Safe Routes to School: Mini Grants and Free Bikes for Kids

SDOT’s Safe Routes to School (SRTS) Program has been busy!

The SRTS Mini Grant Program has chosen its grant recipients for the fall 2016 cycle. Twenty-two schools, PTAs and community groups will receive mini grants, which provide up to $1,000 to support biking and walking to school safely.

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  • Alki Elementary received a $1,000 grant to start a neighborhood Walking School Bus
  • North Beach Elementary will update student safety patrol gear and promote May’s Bike to School Month
  • Eckstein Middle school will continue hosting “Biker Breakfasts” and promoting bicycle safety and sustainable transportation
  • Beacon Hill International School will invest in: new safety vests for kids and walking leaders, crossing flags, new signage, maps, and incentives for students when they get to school

The next mini grant application period for spring runs April 1 – 30, 2017. PTA members or principals are encouraged to apply. For questions contact Serena Lehman: serena.lehman@seattle.gov.

Here’s an update on another SRTS program, “We Create the Wheel,” recently teamed up with Bike Works‘ “Kids Bike-O-Rama” and other community groups to give away 150 bikes to kids in Columbia City!

The bikes at the event were made available to qualifying low-income families and given test runs in the outdoor obstacle course by young riders before being taken home – at little to no charge!

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The fun day included rooms of bikes and Bike Works staff and volunteers who helped fit and distribute freshly-refurbished bikes. Young people involved with Bike Works fixed up the 150 donated bikes before they were given final safety checks and made available to kids and families at the event.

By opening channels to youth and families to biking, Bike Works, SDOT, and community partners are working toward goals of empowering youth and building resilience.  Learn more about Bike Works Bike Giveaway Programs here.

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Remembering Those We’ve Lost

This week, Seattle is observing World Remembrance Day and commemorating the 240 people who died in traffic incidents over the past 10 years. On Thursday, families who have lost loved ones, city employees, and first responders gathered at City Hall at an event organized by Seattle Neighborhood Greenways for a public memorial with silhouette cut-outs to represent those we’ve lost.

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SDOT Traffic Safety Coordinator Jim Curtin speaking at City Hall memorial 11/17

This Sunday, November 20, local Greenways coalition member groups will hold events throughout the city to install the silhouettes as a public reminder, and come together as a community to commit to doing better:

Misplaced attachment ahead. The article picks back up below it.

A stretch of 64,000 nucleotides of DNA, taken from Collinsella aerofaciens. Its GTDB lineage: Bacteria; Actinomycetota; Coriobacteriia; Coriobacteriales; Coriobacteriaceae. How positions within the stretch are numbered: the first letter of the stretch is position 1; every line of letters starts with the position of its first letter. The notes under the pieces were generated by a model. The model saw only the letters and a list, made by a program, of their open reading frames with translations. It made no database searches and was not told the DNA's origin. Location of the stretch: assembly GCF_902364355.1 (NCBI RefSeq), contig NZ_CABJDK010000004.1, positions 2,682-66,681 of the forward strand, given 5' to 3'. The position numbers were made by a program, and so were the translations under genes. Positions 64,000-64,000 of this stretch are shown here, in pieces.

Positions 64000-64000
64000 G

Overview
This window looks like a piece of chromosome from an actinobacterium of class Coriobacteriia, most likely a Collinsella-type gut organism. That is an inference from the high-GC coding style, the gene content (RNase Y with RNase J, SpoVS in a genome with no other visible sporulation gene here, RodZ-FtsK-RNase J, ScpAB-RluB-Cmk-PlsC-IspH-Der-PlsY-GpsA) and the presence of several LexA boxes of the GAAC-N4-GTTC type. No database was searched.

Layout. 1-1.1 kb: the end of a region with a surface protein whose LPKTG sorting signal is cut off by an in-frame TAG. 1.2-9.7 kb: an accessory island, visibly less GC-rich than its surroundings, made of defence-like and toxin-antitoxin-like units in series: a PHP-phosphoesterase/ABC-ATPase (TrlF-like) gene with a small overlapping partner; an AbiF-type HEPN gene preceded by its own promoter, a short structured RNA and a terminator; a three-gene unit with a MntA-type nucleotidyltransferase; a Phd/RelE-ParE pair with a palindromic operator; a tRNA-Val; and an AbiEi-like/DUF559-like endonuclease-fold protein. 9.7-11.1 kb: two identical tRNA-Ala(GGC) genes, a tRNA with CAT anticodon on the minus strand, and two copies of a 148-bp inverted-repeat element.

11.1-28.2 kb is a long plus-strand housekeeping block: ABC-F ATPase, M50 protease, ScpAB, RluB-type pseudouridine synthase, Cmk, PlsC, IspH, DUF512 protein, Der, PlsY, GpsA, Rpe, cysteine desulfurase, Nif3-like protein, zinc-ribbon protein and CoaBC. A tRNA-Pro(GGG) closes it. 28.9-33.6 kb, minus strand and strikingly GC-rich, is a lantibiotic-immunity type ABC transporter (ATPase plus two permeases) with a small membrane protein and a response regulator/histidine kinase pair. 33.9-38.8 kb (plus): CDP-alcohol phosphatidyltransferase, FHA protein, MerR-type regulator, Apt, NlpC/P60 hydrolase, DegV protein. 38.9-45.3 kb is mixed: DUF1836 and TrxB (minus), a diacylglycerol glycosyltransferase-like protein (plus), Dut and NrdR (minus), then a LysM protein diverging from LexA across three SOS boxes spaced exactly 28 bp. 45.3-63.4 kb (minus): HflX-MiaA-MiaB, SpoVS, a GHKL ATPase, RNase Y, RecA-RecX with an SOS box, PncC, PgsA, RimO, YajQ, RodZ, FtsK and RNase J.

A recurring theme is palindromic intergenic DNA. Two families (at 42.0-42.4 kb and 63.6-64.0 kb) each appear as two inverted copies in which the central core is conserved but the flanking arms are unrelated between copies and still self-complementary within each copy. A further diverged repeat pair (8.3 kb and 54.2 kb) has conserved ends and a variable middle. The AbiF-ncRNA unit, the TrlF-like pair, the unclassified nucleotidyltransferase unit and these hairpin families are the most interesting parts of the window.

• Ballard/Aurora/Fremont noon Peddler Brewing Company 1514 NW Leary Way
  • Beacon Hill/Mt. Baker 10AM The Station 2533 16th Ave S
  • Central/Capitol Hill noon Victrola Coffee Roasters 310 E. Pike St.
  • Crown Hill/Broadview noon Holy Grounds 9000 Holman Way NW
  • Downtown/Belltown 10AM Uptown Espresso 2504 4th Ave
  • Lake City/Northgate 10AM Kaffeeklatsch 12513 Lake City Way NE
  • Queen Anne/Magnolia 10AM Starbucks 2135 Queen Anne Ave N
  • Ravenna/Roosevelt 10AM Third Place Cafe 6504 20th Ave NE
  • West Seattle 10AM Ampersand Café 2536 Alki Ave SW
  • Rainier Valley 10:15AM Bike Works 3711 S Hudson St. (back entrance to warehouse)
  • Duwamish Valley noon Oxbow Park (Hat & Boots) 6430 Corson Ave S

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As a city, we’ve committed to end traffic deaths and serious injuries by 2030 through our Vision Zero initiative. These tragedies mostly aren’t “accidents,” but preventable incidents caused by poor behaviors and unforgiving roadway designs.

Earlier this month, we instituted lower speed limits – arterials in central Seattle were reduced from 30mph to 25, residential streets throughout the city from 25mph to 20 – an adjustment proven to increase crash survival rates. And over the last year, we’ve made significant investments in our Safe Routes to School program to make it easier and safer for students to walk and bike. These efforts were funded through the 2015 voter approved Levy to Move Seattle, which has supported safety and infrastructure improvements throughout the city.

By working with community groups, health-care professionals, university researchers, and local corporate partners, we can eliminate death and serious injuries on our streets.

 

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Brake for Bananas?

Biking or walking to school in Seattle just keeps getting better.

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There are more Safe Routes to School than ever, more resources and grants for parents, more schools participating, and the cherry on top? Bananas.

Banana Brakes is our new program to help kids kick off a fruitful school year by giving students fresh fruit, reflectors, bike lights, bracelets, coloring books, and more. We also have updated biking and walking maps so parents can explore their best route to school.